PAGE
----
On review, the supreme court ignored the “vendetta” issues, and confined its analysis to “plaintiffs’ assertions that the trial court properly based its dispositive ruling, jury instructions, and verdict form on its conclusion that the substantial-interference-with-use-and-enjoyment standard–not the more stringent deprivation-of-all-economically-viable-standard–applied to plaintiffs’ inverse condemnation claim.” Id. at 510. It specifically held that “because the actions that plaintiffs challenge involved planning related to the designation of plaintiffs’ property for eventual public use, and plaintiffs did not allege that those actions deprived them of all economically viable use of their property or prove that ODOT physically occupied their property or invaded their property rights in a way that substantially interfered with its necessary use and enjoyment, the trial court erred in denying ODOT’s motion for a directed verdict.” Id.
The court reached this decision only by reading its previous decision in Lincoln Loan Co. v. State Hwy. Comm., 274 Or 49, 545 P2d 105 (1976) to an extremely narrow–and arguably distorted–extent. In Lincoln Loan, the plaintiff “brought [an] inverse condemnation action against the Oregon State Highway Commission to recover damages for an alleged taking of plaintiff’s property in the process of the construction of the East Portland Freeway by allegedly placing a ‘cloud of condemnation’ over the property, which resulted in a ‘condemnation blight’ and a de facto taking, not of the possession of the property, but of a substantial use and benefit thereof.” Id. at 51. The Oregon Supreme Court held that plaintiff stated a claim for inverse condemnation based upon this condemnation blight theory on the following allegations:
- “[A]bout ten years prior to the filing of the complaint in this action the defendant, by resolution, declared plaintiff’s property necessary in the construction of the said East Portland Freeway.”
- ‘That at the time of declaring the resolution aforesaid and at all times thereafter defendant commenced the taking of real property in the vicinity of plaintiff’s property for highway purposes and did in fact file condemnation proceedings against plaintiff’s property herein.”
- “That in so taking said properties, defendant has caused the following:
(a) Caused notices to be published that all real property within the areas designated by the State of Oregon would be taken for roadway purposes;
(b) Caused notices to be given that no compensation would be awarded for improvements to said real property even though such improvements may be in the nature of maintenance only;
(c) Caused dwellings to be dismantled in the surrounding properties, creating noise, dust and confusion and encouraging the decay and desertion of the area;
(d) Caused heavy equipment including trucks and tractors to be brought into the neighborhood for use in demolishing adjacent buildings and thereby further encouraging the decay and desertion of the area;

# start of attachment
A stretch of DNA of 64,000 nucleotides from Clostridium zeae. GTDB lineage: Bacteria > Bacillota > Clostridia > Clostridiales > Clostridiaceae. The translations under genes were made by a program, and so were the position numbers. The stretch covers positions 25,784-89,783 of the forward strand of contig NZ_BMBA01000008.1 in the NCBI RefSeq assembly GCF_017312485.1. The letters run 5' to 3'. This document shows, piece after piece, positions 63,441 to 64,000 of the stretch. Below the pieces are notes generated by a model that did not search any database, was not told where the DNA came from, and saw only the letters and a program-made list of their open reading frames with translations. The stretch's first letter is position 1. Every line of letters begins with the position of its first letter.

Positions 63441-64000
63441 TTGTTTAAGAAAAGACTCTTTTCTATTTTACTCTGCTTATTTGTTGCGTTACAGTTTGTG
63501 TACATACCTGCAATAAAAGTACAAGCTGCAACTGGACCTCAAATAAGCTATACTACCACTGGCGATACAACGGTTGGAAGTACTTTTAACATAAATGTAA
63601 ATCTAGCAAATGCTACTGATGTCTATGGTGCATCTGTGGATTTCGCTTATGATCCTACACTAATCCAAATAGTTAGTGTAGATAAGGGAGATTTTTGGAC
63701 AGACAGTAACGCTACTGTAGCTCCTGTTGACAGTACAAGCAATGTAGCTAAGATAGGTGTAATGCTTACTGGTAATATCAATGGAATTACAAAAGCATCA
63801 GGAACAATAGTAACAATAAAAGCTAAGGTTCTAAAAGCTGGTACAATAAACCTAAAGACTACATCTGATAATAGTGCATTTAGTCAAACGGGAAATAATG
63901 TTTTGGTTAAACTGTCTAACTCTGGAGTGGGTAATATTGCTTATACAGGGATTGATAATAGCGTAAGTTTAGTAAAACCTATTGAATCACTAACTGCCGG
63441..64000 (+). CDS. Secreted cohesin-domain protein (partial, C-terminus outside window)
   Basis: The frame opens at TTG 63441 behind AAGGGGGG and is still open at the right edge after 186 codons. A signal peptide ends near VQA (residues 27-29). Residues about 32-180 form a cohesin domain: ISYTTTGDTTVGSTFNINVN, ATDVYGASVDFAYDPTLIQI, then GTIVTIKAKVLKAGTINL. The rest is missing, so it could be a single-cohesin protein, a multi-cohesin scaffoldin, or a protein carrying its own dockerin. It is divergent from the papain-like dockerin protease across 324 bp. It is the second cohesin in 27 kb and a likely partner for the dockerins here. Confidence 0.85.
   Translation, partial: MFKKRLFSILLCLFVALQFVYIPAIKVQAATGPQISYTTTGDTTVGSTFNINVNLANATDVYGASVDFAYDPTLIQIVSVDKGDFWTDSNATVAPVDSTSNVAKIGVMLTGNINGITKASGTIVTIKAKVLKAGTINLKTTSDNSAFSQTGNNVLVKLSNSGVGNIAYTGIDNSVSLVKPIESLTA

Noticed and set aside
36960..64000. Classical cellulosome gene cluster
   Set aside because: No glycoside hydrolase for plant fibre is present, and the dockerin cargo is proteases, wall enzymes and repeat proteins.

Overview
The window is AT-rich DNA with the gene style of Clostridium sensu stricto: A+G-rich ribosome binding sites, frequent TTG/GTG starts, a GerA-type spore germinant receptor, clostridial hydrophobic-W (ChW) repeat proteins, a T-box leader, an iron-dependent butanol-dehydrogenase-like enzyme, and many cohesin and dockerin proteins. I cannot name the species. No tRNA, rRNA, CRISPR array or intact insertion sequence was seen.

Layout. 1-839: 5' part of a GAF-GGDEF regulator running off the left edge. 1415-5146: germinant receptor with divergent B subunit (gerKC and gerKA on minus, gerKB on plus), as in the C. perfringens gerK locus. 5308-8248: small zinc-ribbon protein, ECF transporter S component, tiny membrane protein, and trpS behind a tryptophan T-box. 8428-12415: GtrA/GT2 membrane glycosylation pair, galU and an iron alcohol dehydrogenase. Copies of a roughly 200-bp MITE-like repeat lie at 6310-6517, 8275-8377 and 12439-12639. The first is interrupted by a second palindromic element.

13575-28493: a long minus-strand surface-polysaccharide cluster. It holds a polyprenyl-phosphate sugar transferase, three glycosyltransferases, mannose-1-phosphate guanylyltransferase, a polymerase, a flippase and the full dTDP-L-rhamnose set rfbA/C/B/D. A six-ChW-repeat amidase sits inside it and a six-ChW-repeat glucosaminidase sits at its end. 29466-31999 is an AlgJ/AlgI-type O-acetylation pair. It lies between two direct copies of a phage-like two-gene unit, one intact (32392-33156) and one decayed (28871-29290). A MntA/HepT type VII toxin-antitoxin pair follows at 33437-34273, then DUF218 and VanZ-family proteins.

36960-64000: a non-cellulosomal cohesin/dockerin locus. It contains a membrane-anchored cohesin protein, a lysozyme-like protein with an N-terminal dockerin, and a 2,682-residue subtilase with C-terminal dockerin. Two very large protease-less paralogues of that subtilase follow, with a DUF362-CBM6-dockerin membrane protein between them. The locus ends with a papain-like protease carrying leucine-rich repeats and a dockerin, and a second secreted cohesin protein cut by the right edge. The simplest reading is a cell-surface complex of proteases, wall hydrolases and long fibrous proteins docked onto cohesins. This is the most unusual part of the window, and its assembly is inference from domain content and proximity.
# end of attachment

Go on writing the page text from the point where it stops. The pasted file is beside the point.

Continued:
(e) Caused notices to be given to tenants that they would be required to vacate the buildings in the area because the defendant was taking them for roadway purposes;
(f) Caused notices to be published that defendant would pay moving expenses and other compensation to tenants if they vacated plaintiff’s premises described above.”
Id. at 51-52. After a thorough analysis, the court held that “[p]laintiff has alleged adequate facts which indicate a substantial interference by the state with the use and enjoyment of its property. The combination of the acts alleged in plaintiff’s complaint, the alleged pervasive extent of that combination of acts and the alleged duration of those acts over a ten-year period unite to allege a substantial interference with the use and enjoyment of its property by plaintiff.” Id. at 57. The court then went on to specifically describe as “unpersusive” a number of cases from other jurisdictions “all of which held that preliminary steps taken to exercise the power of eminent domain without an actual physical taking or invasion are not actionable by the landowner.” Id. at 58.
To avoid the clear direction of its previous decision in Lincoln Loan, the Oregon Supreme Court in Hall, rather than looking to the totality of the circumstances which gave rise to the condemnation blight inverse condemnation claim in Lincoln Loan and the court’s express rejection in Lincoln Loan of a requirement of physical taking or invasion to invoke the substantial interference standard, focused on only one of the acts alleged–the creation of “dust, noise and confusion”–and thus marginalized Lincoln Loan as follows:
“The plaintiff in Lincoln Loan alleged that the defendant had interfered with its use and enjoyment of its property by, among other things, creating noise, dust, and confusion by the demolition of neighboring properties.
Viewed in its particular context, Lincoln Loan thus stands for the proposition that a precondemnation, government-created nuisance that substantially interferes with an owner’s right to the use and enjoyment of property can give rise to an inverse condemnation claim based on a resulting reduction in the property’s value. However, nothing in Lincoln Loan suggests that, in the absence of a physical occupation or invasion of a property right, a government action that causes only a reduction in the value of property qualifies as a taking.”
Hall, 355 Or at 516 (emphasis added).
Whatever your sense of the outcome of case, it is a good read and one that thoroughly explains the Oregon Supreme Court’s analytical framework for inverse condemnation claims. Also of interest, it was argued for the plaintiff property owner by former Oregon Supreme Court justice Michael Gillette.
Finally, it is also very important to note that the holding applies only to claims under Oregon’s constitution. As noted by the court in its concluding footnote, the plaintiffs did not “raise a federal constitutional argument in this court; accordingly, we do not address that issue.” Id. at 524 n 9.